ACKNOWLEDGMENTS

I would like to acknowledge my wife and family for their support during this time. I would like to thank my committee members for their time effort and support. I want to recognize all my teachers and friends whose support through the years has made this journey possible.

TABLE of CONTENTS

ABSTRACT

ii iii

TABLE of CONTENTS

iv iv

LIST of FIGURES

vi

CHAPTER Page

1. INTRODUCTION

1

Statement of the Problem

3

Get full access

for only $8.97. Purpose of the Study

4

Research Question

4

Significance of the Study

5

Methods and Procedures

7

Definitions of Terms

9

CHAPTER 2: LITERATURE REVIEW

11

Introduction

11

Components of Massachusetts Education Reform Act (MERA)

14

Perspectives of Educators Regarding Standardized Education Reforms

## Research Proposal on *Mathematics Education* Assignment

19Standards and Assessments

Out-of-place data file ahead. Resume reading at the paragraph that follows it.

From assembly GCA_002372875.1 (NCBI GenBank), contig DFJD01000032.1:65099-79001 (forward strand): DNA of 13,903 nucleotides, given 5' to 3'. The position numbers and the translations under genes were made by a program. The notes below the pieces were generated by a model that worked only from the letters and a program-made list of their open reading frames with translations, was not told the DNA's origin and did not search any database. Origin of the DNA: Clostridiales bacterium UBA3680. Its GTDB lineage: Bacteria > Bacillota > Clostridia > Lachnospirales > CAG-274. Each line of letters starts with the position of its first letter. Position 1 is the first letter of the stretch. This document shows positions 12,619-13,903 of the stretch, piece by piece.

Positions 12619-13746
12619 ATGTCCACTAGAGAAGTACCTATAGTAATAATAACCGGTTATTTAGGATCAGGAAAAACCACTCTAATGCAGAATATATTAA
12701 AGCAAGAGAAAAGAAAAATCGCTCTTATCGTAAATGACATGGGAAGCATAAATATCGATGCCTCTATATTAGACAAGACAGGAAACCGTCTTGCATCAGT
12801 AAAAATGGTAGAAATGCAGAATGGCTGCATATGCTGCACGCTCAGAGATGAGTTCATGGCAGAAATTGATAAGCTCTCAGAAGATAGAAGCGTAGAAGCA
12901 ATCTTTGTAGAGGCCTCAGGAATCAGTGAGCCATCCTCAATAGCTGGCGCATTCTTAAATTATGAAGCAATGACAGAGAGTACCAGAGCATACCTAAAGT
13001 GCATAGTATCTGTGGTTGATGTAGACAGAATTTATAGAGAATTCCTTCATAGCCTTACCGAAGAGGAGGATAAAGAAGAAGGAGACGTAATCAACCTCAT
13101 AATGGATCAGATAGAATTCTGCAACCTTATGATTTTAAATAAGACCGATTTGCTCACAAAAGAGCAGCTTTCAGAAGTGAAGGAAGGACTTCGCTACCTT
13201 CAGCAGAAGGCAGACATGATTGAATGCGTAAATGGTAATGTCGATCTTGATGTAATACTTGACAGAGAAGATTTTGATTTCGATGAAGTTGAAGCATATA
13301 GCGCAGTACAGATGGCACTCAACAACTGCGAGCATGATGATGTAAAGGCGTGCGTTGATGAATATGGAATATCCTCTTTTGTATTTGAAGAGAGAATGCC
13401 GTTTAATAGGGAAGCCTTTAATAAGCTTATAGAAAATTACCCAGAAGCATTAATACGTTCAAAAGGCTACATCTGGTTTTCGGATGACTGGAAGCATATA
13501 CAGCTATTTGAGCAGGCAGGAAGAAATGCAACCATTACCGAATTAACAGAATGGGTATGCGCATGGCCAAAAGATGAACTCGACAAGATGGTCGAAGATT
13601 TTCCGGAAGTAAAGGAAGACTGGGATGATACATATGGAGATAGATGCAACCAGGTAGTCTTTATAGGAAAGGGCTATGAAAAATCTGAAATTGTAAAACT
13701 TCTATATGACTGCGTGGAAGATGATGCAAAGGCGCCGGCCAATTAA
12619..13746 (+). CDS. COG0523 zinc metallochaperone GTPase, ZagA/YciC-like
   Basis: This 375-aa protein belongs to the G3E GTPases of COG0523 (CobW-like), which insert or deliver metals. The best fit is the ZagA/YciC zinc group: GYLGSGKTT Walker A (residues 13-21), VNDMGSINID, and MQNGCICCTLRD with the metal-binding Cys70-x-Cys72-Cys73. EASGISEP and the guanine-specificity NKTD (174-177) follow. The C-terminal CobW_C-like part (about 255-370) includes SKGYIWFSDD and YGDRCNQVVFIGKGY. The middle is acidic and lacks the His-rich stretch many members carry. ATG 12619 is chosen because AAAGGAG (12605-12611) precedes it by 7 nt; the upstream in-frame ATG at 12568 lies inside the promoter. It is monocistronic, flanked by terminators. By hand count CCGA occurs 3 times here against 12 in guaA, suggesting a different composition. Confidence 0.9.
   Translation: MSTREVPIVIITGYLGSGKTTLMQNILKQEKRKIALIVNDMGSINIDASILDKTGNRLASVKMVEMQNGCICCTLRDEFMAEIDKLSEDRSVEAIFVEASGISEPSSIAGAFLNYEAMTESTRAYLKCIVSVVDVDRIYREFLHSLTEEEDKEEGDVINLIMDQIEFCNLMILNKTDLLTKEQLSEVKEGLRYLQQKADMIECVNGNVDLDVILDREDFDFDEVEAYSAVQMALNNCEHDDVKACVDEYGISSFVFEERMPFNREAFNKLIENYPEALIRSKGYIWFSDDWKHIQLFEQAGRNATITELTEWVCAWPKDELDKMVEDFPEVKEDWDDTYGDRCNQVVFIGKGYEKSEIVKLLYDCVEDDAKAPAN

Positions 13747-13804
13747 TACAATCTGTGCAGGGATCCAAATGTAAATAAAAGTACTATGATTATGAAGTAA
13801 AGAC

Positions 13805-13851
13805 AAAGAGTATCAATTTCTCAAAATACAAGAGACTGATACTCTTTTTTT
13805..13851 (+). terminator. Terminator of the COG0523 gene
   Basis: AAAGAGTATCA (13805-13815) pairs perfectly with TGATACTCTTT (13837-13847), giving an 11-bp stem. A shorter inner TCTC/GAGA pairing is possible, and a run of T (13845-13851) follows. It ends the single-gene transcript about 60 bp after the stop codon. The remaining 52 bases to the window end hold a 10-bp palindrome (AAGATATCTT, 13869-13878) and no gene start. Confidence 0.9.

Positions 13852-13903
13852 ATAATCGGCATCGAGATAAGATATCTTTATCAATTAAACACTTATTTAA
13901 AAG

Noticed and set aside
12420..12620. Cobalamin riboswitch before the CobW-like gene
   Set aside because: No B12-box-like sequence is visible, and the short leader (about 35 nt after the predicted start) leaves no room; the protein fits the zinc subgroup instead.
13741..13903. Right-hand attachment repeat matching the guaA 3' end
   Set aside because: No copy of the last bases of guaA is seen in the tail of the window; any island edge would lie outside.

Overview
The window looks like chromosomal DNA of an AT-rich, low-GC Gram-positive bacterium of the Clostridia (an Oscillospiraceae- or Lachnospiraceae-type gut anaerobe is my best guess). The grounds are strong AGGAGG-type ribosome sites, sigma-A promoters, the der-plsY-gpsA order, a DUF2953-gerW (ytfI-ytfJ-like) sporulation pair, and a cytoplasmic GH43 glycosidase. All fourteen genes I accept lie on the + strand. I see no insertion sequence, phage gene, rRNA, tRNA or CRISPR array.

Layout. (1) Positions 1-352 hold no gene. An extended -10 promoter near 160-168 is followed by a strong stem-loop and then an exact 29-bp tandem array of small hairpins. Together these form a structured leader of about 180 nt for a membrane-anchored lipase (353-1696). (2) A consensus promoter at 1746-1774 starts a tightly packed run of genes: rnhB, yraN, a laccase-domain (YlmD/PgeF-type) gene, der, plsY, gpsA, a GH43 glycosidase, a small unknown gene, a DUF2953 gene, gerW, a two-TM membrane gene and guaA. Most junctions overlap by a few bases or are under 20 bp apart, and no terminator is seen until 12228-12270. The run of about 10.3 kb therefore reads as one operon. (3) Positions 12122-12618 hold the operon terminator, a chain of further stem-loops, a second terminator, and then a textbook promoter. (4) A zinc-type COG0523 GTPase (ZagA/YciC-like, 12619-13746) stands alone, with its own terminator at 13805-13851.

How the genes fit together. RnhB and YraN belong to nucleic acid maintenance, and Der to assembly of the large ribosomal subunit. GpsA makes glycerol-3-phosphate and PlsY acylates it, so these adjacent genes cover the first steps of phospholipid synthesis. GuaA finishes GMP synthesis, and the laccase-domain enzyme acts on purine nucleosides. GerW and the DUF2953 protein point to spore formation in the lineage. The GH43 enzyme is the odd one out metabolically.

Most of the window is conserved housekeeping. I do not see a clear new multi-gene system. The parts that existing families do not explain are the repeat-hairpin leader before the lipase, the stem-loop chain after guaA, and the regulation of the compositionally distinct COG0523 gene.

20

Changes in Curriculum and Modes of Instruction

20

Effects of Accountability Systems on Individual Teachers

24

Effects of Accountability Systems on School Capacity

29

Effects of Accountability Systems on Student Learning

30

Alignment of Curriculum and Instruction

32

Connecting NCTM to Reform in Mathematics Instruction 33

Conclusion

33

Theoretical and Conceptual Frameworks

36

CHAPTER 3: METHODOLOGY

40

Research Design

40

Sample Description

40

Survey Permission and Procedures for Human Subject Protection

42

Survey Distribution

43

Survey Returns

44

Instruments, Measures, and Validity

44

Data Analysis

46

Specific Data Analysis Plan for Each Research Question

48

Limitations

50

CHAPTER 4: RESULTS

52

Research Question 1

55

Research Question 2

58

Research Question 3

64

Research Question 4

65

Research Question 5

73

Research Question 6

75

Research Question 7

77

CHAPTER 5: SUMMARY and DISCUSSION

79

Summary

79

Discussion

83

Implications of the Outcome of the Data

86

Implications of for Future Research

87

Conclusion

89

REFERENCES

91

APPENDIX a: SURVEY INSTRUMENT

APPENDIX B: IRB PERMISSION

APPENDIX C: Sample Letter to School SuperintendentS

Table 1. Survey Return Rates for Individual Schools and for Total Group

44

Table 2. Frequency Counts for Selected Variables

53

Table 3. Descriptive Statistics for Ratings of District Implemented Practice